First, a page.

Golden-Hour Water Use Efficiency: Pioneering Crop Productivity and Sustainability in the Face of Water Scarcity

A research team has shed light on the early morning ‘golden hours’ as a pivotal time for achieving optimal water use efficiency (WUE) in crops, revealing that plants can maintain lower transpiration rates and higher photosynthetic activity under favorable light conditions and minimal vapor pressure deficit (VPD).

“Organic Fertilizer from Cassava Waste” An Innovation from Chula to Replace Chemical Fertilizers and Increase the Value of Agricultural Waste

A Chula researcher has been successful in adding value to agricultural waste generated by industrial factories by transforming cassava waste and sewage sludge into organic fertilizer to replace the use of chemical fertilizers. He has also come up with a special formula of microbial inoculum that increases nutrients needed by plants.

Biomolecular condensates – regulatory hubs for plant iron supply

Iron is a micronutrient for plants. Biologists from the Institute of Botany at Heinrich Heine University Düsseldorf (HHU) describe in a study, which has now been published in the Journal of Cell Biology, that regulatory proteins for iron uptake behave particularly dynamically in the cell nucleus when the cells are exposed to blue light – an important signal for plant growth.

Researchers at UMass Amherst discover key to molecular mystery of how plants respond to changing conditions

A team of researchers from the University of Massachusetts Amherst recently published a pioneering study that answers a central question in biology: how do organisms rally a wide range of cellular processes when they encounter a change—either internally or in the external environment—to thrive in good times or survive the bad times? The research, focused on plants and published in Cell, identifies the interactions between four compounds: pectin, receptor proteins FERONIA and LLG1 and the signal RALF peptide.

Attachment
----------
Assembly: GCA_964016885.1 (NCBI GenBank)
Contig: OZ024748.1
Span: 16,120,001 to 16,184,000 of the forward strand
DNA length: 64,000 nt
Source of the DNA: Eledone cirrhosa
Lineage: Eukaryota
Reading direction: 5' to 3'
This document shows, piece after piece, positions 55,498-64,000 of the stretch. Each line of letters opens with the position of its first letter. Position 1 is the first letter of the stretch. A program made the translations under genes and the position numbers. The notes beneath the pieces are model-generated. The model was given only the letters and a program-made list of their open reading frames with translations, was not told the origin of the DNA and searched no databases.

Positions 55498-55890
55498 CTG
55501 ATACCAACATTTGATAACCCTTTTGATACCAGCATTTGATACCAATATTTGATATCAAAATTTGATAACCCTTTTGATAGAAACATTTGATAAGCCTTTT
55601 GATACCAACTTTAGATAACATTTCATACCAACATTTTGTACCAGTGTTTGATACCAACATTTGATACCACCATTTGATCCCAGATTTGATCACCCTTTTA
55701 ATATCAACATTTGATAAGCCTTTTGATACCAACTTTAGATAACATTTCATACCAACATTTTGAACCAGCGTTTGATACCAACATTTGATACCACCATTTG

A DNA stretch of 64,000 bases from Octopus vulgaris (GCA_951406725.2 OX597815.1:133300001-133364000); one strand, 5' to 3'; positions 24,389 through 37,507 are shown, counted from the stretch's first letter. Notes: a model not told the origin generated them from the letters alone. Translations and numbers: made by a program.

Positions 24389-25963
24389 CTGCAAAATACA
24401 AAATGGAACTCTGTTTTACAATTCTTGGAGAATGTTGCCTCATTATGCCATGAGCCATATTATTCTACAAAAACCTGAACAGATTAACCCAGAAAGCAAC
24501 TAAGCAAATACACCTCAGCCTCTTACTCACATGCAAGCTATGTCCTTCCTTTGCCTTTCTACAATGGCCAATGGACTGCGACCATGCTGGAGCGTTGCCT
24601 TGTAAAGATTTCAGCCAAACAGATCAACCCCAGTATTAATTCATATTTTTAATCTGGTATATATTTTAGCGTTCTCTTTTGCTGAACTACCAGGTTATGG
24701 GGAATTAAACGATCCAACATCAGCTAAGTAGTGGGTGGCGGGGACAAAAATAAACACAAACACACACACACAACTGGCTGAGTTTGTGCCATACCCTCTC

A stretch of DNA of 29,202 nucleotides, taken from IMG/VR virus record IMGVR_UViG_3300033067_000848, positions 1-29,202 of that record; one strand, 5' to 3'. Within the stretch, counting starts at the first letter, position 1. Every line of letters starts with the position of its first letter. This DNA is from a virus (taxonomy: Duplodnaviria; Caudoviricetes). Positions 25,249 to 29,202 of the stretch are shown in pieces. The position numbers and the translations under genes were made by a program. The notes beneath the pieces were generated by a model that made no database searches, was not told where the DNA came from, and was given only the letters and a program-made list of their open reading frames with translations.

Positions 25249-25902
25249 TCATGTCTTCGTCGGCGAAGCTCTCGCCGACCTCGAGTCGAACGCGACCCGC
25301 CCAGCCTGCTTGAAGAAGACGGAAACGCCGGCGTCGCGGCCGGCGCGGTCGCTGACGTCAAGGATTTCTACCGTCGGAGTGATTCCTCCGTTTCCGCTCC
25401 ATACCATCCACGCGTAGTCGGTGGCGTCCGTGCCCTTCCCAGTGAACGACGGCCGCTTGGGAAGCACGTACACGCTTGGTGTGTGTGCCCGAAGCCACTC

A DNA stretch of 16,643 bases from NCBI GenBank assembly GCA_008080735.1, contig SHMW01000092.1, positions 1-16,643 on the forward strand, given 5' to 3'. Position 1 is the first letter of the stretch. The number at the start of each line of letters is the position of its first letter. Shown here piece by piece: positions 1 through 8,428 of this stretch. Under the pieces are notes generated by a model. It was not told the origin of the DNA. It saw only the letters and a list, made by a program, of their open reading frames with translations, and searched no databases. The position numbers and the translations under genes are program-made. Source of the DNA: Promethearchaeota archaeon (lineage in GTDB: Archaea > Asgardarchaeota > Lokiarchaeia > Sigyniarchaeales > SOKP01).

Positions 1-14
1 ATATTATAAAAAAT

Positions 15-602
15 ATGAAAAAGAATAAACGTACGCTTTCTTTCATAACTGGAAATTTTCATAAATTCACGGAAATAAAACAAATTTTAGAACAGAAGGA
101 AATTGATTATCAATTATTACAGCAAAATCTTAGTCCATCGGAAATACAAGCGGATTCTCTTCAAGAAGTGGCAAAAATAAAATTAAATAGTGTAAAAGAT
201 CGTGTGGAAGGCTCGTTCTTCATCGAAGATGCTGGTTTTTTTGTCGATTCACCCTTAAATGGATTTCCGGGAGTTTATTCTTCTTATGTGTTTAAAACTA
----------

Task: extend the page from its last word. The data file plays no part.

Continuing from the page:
RUDN Agronomists Protect Plants From Heavy Metals With Hormone Therapy and Mineral

RUDN University agronomists have shown that the hormone melatonin and the mineral zeolite mitigate the dangerous effects of heavy metals on plants. The first protects cells from destruction by cadmium, and the second increases nutrient availability and prevents the absorption of hazardous metals into the plant. The study was carried out on bamboo.

Submit proposal for research funding opportunity at EMSL, a Department of Energy scientific facility

The Environmental Molecular Sciences Laboratory (EMSL) is seeking biological and environmental science project proposals for the Fiscal Year 2024 Exploratory Research Call through 5 p.m. on Thursday, July 6.

A new ‘war of the roses’: Researchers integrate sensors, drones and machine learning to target thorny pest

Multiflora rose may sound like a bountiful variant of the classic flowering bush, but its unexpected white blooms and red berries conceal one of Mother Nature’s sinister surprises: The invasive shrub is a thorny foe that threatens native plants in more than 40 states, including West Virginia and neighboring Pennsylvania.

Hanging by a purple thread

A movement is raising awareness of native gromwell plant’s importance in preserving Japanese culture. For example, revival projects currently underway throughout Japan are investigating the seed’s origins and educating the public on the importance of protecting the plant’s homogeneity. Purple gromwell contains shikonin derivatives in the plant’s root surfaces, which are red naphthoquinones. This natural pigment and medicinal properties are linked to ancient East Asian traditions.

Producing ‘green’ energy — literally — from living plant ‘bio-solar cells’

By collecting electrons naturally transported within plant cells, scientists can generate electricity. Now, researchers reporting in ACS Applied Materials & Interfaces have, for the first time, used a succulent plant to create a living “bio-solar cell” that runs on photosynthesis.

Researchers Identify Elusive Carbon Dioxide Sensor in Plants that Controls Water Loss

UC San Diego scientists have identified a long-sought carbon dioxide sensor in plants, a discovery that holds implications for trees, crops and wildfires. The researchers found that two proteins work together to form the sensor, which is key for water evaporation, photosynthesis and plant growth.

Diverse landscapes at the heart of bee conservation

New research from the University of Georgia revealed that mixed land use – such as developments interspersed with forest patches – improves bee diversity and is leading to new solutions for bee conservation. The researchers hypothesized that development would negatively affect bee diversity, but the results of the study were surprising. They found that small amounts of development actually had a positive impact on the number of bee species present in a given area.